Posts tagged ‘arboretum at penn state’
On Saturday evening, an hour or so before the Penn State-Northwestern game, I stopped by the Arboretum to check out its first-ever Pumpkin Festival. I figured there might be some fun jack-o-lanterns to photograph, and I wasn’t disappointed.
The last time I carved a pumpkin, I did it the standard way: hollow out the thing, then saw through the front to make some scary/comical eyes, a triangle-shaped nose, and about four teeth. I didn’t know there was any other way.
But the people who entered the Arboretum’s contest are waaaaaaay more creative than I am. There were some very cool jack-o-lanterns on display, including this one, which was judged Best in Show:
The creature is a “werecat” (like a werewolf but, well, a werecat instead). As I was photographing it, its creator happened to stop by: Her name is Jenny Le and she’s a senior at Bellefonte High School. That’s Jenny in the photo at left. She says she sculpted the werecat with a one-dollar pumpkin-carving kit she bought at Weis Markets—and, evidently, a lot more talent than I ever showed in high school art class.
The event was a lot of fun; it was held on the lawn of the H.O. Smith Botanic Gardens at the Arboretum, and it included free popcorn, apples, and hot chocolate, as well as a chance to stroll around and admire the carved pumpkins. The Arboretum had given away more than 500 pumpkins the previous week, and participants brought back 268 carved entries for judging and viewing.
There was a wide range of designs, from the standard scary-face pumpkins to ones that reflected the interests of their creators (one person, for example, carved the Colorado Rockies’ logo into the face of their pumpkin). There were some renderings of famous people, like Albert Einstein…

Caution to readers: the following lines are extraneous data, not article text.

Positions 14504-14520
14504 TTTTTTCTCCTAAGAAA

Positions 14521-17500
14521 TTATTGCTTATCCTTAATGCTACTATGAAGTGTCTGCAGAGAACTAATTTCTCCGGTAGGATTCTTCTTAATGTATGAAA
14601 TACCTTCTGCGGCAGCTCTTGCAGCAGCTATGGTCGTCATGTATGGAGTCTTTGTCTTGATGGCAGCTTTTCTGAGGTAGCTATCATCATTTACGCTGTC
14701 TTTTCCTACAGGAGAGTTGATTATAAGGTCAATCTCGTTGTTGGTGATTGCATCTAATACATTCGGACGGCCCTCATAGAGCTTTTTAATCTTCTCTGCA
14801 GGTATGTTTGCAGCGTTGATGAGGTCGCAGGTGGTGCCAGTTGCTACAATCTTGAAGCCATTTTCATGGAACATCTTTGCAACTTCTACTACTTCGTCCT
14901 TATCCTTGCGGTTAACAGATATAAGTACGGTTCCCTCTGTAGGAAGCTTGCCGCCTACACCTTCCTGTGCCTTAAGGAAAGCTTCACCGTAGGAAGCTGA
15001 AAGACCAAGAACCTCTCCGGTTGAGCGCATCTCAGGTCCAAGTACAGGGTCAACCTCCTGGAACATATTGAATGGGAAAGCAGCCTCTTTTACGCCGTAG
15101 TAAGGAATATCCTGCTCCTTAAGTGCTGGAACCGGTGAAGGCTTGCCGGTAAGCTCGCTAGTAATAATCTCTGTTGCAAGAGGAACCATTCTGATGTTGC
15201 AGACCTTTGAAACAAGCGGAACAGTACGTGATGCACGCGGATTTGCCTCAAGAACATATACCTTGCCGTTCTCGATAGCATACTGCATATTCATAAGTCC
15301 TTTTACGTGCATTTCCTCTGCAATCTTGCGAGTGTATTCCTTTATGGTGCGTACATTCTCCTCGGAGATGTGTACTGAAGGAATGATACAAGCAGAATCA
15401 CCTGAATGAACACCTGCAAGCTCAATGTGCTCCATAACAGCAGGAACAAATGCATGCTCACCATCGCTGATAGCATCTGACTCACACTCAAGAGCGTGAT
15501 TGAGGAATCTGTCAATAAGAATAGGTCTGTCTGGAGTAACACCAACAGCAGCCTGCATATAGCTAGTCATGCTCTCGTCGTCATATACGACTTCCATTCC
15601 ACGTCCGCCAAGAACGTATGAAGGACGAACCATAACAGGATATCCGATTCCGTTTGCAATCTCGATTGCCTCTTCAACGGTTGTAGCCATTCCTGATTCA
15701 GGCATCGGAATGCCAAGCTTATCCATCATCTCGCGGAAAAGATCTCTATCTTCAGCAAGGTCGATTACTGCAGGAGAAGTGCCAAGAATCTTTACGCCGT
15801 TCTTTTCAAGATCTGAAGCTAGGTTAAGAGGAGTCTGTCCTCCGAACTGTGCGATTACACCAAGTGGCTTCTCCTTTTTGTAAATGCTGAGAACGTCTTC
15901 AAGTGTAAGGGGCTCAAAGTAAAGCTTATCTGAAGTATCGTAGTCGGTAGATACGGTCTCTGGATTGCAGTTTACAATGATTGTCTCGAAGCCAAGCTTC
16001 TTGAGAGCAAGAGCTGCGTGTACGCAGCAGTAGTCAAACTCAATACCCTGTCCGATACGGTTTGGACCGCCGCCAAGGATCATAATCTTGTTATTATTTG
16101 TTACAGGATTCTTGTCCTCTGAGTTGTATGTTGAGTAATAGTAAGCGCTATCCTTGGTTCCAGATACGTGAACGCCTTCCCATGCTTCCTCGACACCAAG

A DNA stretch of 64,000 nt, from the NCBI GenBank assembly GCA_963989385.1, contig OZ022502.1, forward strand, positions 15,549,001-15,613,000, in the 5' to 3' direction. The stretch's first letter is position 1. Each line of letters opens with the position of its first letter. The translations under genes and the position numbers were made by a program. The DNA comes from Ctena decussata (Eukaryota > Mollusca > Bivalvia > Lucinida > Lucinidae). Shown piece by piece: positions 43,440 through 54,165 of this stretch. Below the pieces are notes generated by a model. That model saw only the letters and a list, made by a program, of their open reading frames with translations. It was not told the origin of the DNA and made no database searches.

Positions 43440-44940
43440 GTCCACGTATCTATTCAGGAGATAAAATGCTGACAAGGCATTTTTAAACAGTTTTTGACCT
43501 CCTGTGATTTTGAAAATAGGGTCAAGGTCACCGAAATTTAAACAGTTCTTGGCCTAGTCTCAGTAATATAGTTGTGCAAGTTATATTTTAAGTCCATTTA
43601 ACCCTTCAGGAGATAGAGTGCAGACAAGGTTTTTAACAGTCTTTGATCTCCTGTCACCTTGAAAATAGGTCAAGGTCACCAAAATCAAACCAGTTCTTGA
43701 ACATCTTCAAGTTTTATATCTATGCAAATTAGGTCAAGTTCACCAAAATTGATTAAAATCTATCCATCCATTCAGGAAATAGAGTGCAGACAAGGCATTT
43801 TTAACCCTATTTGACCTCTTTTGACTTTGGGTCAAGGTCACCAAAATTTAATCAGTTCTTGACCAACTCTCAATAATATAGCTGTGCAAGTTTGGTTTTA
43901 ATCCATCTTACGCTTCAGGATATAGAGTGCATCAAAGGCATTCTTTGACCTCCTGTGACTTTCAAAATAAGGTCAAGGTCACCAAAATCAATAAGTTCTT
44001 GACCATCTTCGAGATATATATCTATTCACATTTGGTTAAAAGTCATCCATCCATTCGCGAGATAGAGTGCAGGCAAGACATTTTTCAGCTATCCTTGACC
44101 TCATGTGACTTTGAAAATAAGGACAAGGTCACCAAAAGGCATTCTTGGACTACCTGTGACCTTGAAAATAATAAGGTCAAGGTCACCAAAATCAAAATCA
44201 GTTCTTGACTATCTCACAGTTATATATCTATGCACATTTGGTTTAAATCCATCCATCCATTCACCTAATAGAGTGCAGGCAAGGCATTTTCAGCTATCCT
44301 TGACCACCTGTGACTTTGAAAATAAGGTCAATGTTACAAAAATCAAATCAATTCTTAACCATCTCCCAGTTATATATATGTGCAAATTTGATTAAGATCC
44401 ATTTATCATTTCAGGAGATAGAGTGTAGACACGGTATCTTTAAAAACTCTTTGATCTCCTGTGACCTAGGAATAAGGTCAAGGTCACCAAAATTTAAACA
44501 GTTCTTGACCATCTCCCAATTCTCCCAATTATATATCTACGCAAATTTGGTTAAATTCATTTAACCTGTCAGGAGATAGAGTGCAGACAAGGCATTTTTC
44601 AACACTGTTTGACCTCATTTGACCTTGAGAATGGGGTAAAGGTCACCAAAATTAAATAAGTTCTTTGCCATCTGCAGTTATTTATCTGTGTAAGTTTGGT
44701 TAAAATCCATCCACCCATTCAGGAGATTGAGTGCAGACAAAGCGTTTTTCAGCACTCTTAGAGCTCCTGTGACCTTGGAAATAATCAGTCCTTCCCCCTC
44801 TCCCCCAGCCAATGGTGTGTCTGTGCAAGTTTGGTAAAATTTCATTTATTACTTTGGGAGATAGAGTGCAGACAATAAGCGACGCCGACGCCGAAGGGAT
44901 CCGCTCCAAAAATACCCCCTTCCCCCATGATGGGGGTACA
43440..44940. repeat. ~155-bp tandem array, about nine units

…and even Steve Jobs, done by Megan Wu:
(Note the iPod carved into the side of the pumpkin.)
I thought that this 3D rendering of a skull was exceptionally well done, and looked especially cool when lit up:
I have no idea how you would carve something like that. But it’s great.
Tina Hay, editor
The bird-banding sessions that grad student Emily Thomas ’07a, ’09 had been running since the end of August officially ended a month ago, but earlier this week she sent around an e-mail saying that since the weather has been so nice, she’d be setting up the bird nets one more time this morning. The idea was to give interested undergrads in the wildlife and fisheries science major some more experience in capturing, banding, and collecting data on birds—and also to see what species might turn up at this late stage of the migration season.
So I went over with my camera to the banding location at the Arboretum at about 7 this morning and hung out for a couple of hours. It was very cold for the first hour or so: One of the students had a cell phone with a thermometer on it, and it read 20.7 degrees at one point. (more…)
I know this past weekend was Homecoming and all, but I spent most of it thinking about birds. I mean, I watched the football game like everyone else, but … well, let’s not talk about that.
On both Friday morning and Sunday morning, I got up extra early and headed out to the edge of the Arboretum at Penn State to meet up with grad student Emily Thomas ’07a, ’09 and a small group of undergrads—all of them from the wildlife and fisheries science program—to watch them band birds.
I had seen a bird-banding operation once before, on a trip to Alaska, but that was a brief encounter. I thought it would be fun to hang out for a longer time, see a lot of different birds, and take a lot photos. And I was right: It was quite cool.
The way bird banding works is this: The volunteers stretch big “mist nets” (sort of like badminton nets, only much taller and longer) in various sites, then wait for birds to accidentally fly into them (more…)
The Arboretum is quickly becoming one of my favorite spots on campus, and it’s easy to see why in this photo, which the Arboretum’s Cathy Kennedy sent us. Specifically, this is the “Rose and Fragrance Garden,” which is, obviously, in full bloom. I can attest that even when it’s not at its peak, the garden is a wonderful spot to curl up and read a book on a sunny weekend afternoon.
I’ll stay away this weekend, though; Cathy says the first wedding in this section of the Arboretum is scheduled for Saturday. It’s not the Arboretum’s very first wedding—that happened earlier this month—and these two are just among the first special events in a setting that’ll probably get more popular over time.